Discovery of earliest Buddhist shrine sheds new light on life of Buddha

Archaeologists in Nepal have uncovered the earliest-known Buddhist shrine, physical evidence that puts a concrete date and location on the life of the man who founded Buddhism.

"For the first time we actually have scientific evidence leading to the establishment of one of the major Buddhists shrines," professor Robin Coningham of Durham University, U.K., who co-led the investigation, said in a press conference Monday.

Coningham's research indicates the temple found at Lumbini in Nepal dates back to the 6th century B.C. The discovery is the first archaeological evidence linking the life of Buddha and the beginnings of Buddhism to a specific century.


“Very little is known about the life of the Buddha, except through textual sources and oral tradition," Coningham said. "We thought 'why not go back to archaeology to try to answer some of the questions about his birth?'"

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According to Buddhist tradition, Buddha's mother Queen Maya Devi gave birth to him while holding on to the branch of a tree within the Lumbini garden. Coningham and his team began their excavations at this site and discovered the remains of a previously unknown timber structure within the Maya Devi Temple at Lumbini.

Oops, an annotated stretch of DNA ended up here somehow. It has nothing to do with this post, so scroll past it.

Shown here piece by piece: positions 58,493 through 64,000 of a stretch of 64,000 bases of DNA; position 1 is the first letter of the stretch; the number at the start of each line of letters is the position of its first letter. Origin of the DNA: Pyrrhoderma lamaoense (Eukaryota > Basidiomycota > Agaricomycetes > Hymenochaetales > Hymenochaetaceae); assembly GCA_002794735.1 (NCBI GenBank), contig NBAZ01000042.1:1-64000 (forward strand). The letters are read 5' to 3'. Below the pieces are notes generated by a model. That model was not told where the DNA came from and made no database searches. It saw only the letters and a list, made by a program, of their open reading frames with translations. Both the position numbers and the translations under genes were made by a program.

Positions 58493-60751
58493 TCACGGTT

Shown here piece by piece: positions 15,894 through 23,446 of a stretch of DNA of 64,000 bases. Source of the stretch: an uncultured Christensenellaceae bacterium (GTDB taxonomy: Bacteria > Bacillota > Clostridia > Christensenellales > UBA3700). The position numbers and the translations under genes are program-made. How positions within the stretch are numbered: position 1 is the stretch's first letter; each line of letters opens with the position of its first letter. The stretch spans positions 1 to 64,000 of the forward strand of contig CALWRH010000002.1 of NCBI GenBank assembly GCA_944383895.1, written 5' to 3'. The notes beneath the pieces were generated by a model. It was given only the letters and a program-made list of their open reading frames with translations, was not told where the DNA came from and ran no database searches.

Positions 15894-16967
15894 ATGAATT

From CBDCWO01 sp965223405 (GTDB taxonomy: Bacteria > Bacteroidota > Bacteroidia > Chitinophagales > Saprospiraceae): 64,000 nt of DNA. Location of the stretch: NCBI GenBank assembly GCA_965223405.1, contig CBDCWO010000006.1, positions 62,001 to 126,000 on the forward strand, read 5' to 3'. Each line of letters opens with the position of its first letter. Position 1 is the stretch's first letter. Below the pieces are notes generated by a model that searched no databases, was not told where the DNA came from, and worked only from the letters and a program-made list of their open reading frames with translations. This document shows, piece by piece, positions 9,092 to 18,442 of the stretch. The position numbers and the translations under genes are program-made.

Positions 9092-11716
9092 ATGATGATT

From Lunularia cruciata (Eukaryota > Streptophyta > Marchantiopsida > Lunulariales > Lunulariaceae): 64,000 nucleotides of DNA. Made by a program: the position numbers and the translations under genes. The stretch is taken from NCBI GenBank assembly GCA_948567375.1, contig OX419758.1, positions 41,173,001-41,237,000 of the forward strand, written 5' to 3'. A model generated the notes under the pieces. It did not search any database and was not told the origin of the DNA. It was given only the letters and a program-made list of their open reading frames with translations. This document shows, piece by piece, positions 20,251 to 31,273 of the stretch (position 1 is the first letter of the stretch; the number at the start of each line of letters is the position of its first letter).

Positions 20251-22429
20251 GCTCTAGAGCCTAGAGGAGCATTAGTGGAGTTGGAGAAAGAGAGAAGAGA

"What's interesting is we identified a roof tile ... all around the edges of the temple and not in the center," Coningham said. "This indicated something that was very special about the center of the temple. When we started excavating we found another early temple below."

Geoarchaeological research was conducted that confirmed the presence of ancient tree roots in the open space at the center of the newly-discovered timber structure which links to the nativity story of Buddha.  Fragments of charcoal and grains of sand were tested to determine the date of the timber shrine and the early brick structure above it.

The evidence of the tree shrine at the site proves the "continuity of the site" as Buddhist according to Coningham.

"The sequence (of archaeological remains) at Lumbini is a microcosm for the development of Buddhism from a localized cult to a global religion," the authors wrote in a scientific paper in Antiquity.

The Buddha is recorded at the time of his passing at age 80 to encourage all Buddhists to visit Lumbini. The Maya Devi Temple at Lumbini remains a place of pilgrimage for hundreds of thousands of people today and the archaeologists worked alongside meditating monks, nuns and pilgrims.

Until now, the structures found at Lumbini dated only to the third century B.C. at the time of the patronage of the Emperor Asoka.

The findings are reported in the December 2013 issue of the international journal Antiquity and the research was partly supported by the National Geographic society.